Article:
The votes are in, and the five modern-era candidates for the Pro Football Hall-of-Fame’s Class of 2021 have been elected. Yet they haven’t been announced. And they won’t ... at least for awhile.

Reason: Nobody knows who they are.

Honest.

That’s because this year’s board-of-selectors’ vote, which happened Tuesday, was conducted in such a manner that the results won’t be known – correction: aren’t supposed to be known – until the televised NFL Honors Show on Feb. 6, the night before Super Bowl LV.

But who’s kidding whom? There is no way the Pro Football Hall of Fame can keep Tuesday’s result secret for two-and-a-half weeks. I’m not sure it can keep it secret for two-and-a-half days. I know it thinks it can because it happened with the Centennial Class of 2020.

But this is different.

Because this is the modern-era class, and what happens each year when the Hall wants to make its announcement on the NFL Honors program? Yep, those who were elected – and those who were not – take to social media to break the news.

Because of embargoes placed on the Hall’s board of 48 voters, they’re the last to go public ... and how ironic. They’re the ones who make the decisions and, in virtually every year, know the results before the inductees.

But this is not every year … though it is a virtual one … because of the COVID pandemic. It prevented the annual Hall-of-Fame meeting from happening in-person on Feb. 6 at Tampa, site of Super Bowl LV.

Instead, Tuesday’s session – which lasted an astonishing 8:47, considered a one-day record by senior voters – was done by Zoom. Hall-of-Fame president and CEO David Baker opened the meeting at 9:30 a.m., and it wasn’t concluded until 6:17 that afternoon.

It was a long day’s journey into night … and it was unique.

Votes were tabulated electronically. There was no lunch break. There was a coaching candidate (Tom Flores) for the first time. There was an individual (linebacker Clay Matthews) who was a first-time finalist … in his last year (20th) of eligibility as a modern-era candidate. There were computer glitches.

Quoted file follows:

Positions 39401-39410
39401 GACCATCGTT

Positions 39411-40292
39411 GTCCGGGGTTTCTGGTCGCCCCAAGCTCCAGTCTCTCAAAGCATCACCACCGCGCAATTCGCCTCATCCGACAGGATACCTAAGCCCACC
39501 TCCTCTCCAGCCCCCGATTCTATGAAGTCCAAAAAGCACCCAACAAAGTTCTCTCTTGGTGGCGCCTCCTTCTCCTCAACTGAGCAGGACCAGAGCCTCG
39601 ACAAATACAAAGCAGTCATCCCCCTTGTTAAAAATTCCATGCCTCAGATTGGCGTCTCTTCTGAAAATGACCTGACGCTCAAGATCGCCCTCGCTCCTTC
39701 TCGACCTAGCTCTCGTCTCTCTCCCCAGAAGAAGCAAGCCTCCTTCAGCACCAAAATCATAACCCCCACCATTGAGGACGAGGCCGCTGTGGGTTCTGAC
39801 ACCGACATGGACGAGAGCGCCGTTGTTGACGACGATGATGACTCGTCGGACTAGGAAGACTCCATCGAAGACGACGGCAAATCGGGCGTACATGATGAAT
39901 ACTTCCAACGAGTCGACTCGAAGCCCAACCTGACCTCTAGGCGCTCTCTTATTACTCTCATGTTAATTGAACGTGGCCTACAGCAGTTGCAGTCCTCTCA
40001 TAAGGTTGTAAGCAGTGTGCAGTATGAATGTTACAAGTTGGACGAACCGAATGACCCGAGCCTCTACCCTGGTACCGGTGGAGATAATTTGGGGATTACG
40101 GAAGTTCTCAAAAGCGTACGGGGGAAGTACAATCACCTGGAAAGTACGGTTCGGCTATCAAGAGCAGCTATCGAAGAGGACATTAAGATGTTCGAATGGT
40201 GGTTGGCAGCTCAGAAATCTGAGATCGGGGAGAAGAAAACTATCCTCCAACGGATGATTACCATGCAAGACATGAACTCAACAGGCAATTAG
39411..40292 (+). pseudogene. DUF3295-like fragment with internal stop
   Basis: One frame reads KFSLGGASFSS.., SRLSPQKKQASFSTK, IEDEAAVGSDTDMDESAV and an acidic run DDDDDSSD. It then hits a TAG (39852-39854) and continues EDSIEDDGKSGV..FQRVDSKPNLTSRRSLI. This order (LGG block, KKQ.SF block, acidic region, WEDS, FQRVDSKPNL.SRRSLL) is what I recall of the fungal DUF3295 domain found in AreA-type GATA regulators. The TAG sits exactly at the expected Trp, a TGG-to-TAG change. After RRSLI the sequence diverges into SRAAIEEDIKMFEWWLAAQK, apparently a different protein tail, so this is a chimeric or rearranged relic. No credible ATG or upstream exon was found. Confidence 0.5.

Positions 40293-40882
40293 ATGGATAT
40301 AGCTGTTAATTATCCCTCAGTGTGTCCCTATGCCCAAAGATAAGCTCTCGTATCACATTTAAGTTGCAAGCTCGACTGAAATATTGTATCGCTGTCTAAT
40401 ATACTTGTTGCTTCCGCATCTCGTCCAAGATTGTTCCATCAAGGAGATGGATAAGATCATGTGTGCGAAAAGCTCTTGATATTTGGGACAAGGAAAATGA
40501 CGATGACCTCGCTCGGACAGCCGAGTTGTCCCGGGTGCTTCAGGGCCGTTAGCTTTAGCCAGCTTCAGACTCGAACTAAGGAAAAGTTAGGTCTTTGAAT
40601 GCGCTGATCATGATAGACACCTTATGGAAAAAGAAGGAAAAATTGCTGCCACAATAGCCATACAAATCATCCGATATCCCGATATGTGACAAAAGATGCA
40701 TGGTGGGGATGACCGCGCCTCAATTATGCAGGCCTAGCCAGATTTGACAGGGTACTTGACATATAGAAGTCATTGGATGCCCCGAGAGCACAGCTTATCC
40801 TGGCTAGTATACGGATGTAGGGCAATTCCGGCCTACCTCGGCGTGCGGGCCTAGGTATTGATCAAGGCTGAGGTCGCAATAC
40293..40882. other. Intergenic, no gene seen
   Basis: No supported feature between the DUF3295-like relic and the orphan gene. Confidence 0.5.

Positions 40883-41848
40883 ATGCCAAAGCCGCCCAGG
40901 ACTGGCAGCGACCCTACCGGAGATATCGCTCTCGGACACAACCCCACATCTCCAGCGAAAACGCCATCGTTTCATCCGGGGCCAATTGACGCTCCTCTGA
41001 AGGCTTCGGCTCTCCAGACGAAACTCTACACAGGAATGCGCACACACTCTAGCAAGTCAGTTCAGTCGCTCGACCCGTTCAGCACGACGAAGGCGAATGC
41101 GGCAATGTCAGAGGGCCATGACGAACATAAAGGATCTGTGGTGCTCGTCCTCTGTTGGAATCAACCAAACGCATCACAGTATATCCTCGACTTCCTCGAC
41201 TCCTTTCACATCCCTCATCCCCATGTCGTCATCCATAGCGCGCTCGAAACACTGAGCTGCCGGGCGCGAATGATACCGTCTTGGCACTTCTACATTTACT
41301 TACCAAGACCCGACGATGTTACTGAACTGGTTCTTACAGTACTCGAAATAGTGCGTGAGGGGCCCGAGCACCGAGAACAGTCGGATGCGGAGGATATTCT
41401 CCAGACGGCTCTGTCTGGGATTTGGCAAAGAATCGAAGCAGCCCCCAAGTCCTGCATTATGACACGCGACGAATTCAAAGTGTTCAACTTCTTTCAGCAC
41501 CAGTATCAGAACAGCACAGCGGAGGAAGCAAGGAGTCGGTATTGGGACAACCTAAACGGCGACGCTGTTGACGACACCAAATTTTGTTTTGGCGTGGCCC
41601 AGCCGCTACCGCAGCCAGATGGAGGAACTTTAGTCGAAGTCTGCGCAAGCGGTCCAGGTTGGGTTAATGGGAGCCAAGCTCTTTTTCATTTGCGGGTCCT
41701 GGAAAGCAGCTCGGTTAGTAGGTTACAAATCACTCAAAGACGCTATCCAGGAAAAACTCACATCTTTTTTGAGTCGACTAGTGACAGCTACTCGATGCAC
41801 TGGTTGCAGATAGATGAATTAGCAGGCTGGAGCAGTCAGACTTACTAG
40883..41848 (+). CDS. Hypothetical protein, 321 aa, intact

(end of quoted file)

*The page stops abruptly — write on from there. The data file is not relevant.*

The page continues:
Then, of course, there was the class itself, and I wish I could say more. I can’t. Nor can any of the other 47 selectors. Because they simply don’t know. All I can tell you is that Peyton Manning’s presentation was the quickest (surprise), and wide receiver Calvin Johnson’s was the longest. In fact, here’s the breakdown of Tuesday’s debates:

FIVE LONGEST

Calvin Johnson … 39:17.

John Lynch … 37:06.

Tony Boselli … 31:51.

Bill Nunn, Jr. (contributor) … 30:38.

Drew Pearson (senior) … 28:31.

FIVE SHORTEST

Peyton Manning … :12.

Ronde Barber … 8:11.

Jared Allen … 8:28.

Torry Holt … 11:09.

Richard Seymour … 12:24.

Now, before you ask, let's make something clear: The length of discussion is not related to a candidate’s chances for success. Manning had the shortest presentation and is certain to be elected. OK, so we do know one guy who made it. But after that?

Charles Woodson is likely. So is six-time finalist Alan Faneca. But we won’t know for certain until sometime in the future. In the meantime, here’s a glimpse into what happened … at least what we can talk about.

Per usual, the board voted on the coaching (Flores), senior (Drew Pearson) and contributor (Bill Nunn, Jr.) candidates first, then cut the 15 modern-era finalists to 10. At that point, selectors reduced the group to five ... but were never told who those five were.

They were, however, notified of the identities of the 10. Otherwise, they couldn’t make the final cut. But that’s where everything stopped. Voters have no idea how the results went from there, but stay tuned.

I don’t know how, when or where, but somehow the results will leak. In a social-media world you have to believe that one of those 10 who made the first cut … or maybe it’s one of the five who didn’t …will be known.

I’m not saying I don’t trust voters. I’m saying I don’t trust the process.

A smart man once said that secrets remain secrets only if one person knows. Well, more than one person does. And the history of this process is that the persons most directly involved – the Hall-of-Fame finalists themselves – break the news before voters can.

I don’t expect that to change, even though the procedures did.

The Hall entered unchartered territory Tuesday, conducting business as ... well, unusual ... and while the session lasted longer than anticipated the discussions were thorough, amicable and comprehensive. So Canton cleared one hurdle that appeared formidable.

But now it has another that is bigger and more daunting. The Hall must know it can’t keep a secret until Feb. 6. Yet it is determined to try. Logic says it won’t happen. The Hall thinks it can. It just doesn’t know how.

Neither do I. Good luck.